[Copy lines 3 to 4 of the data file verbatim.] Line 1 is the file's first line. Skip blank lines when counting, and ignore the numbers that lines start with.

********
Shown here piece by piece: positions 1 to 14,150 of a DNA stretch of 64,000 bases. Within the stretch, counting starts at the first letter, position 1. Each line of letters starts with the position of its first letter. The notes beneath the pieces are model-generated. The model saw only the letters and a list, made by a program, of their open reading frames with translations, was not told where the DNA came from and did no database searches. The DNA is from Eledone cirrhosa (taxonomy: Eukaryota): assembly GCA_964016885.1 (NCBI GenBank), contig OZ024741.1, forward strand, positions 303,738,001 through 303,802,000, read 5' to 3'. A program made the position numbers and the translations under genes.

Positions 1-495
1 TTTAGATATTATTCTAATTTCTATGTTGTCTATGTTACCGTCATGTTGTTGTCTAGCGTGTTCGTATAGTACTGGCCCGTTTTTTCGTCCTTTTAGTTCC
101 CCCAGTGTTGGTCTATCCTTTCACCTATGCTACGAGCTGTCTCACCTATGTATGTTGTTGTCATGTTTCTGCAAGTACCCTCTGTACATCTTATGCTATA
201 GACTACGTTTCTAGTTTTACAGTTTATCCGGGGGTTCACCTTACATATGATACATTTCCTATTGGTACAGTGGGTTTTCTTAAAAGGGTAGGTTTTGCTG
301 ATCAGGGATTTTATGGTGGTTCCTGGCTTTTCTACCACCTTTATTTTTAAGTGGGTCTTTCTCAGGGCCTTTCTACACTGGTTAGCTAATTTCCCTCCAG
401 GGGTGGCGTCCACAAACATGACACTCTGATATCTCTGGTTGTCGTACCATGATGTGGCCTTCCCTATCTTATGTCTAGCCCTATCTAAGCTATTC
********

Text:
1 TTTAGATATTATTCTAATTTCTATGTTGTCTATGTTACCGTCATGTTGTTGTCTAGCGTGTTCGTATAGTACTGGCCCGTTTTTTCGTCCTTTTAGTTCC
101 CCCAGTGTTGGTCTATCCTTTCACCTATGCTACGAGCTGTCTCACCTATGTATGTTGTTGTCATGTTTCTGCAAGTACCCTCTGTACATCTTATGCTATA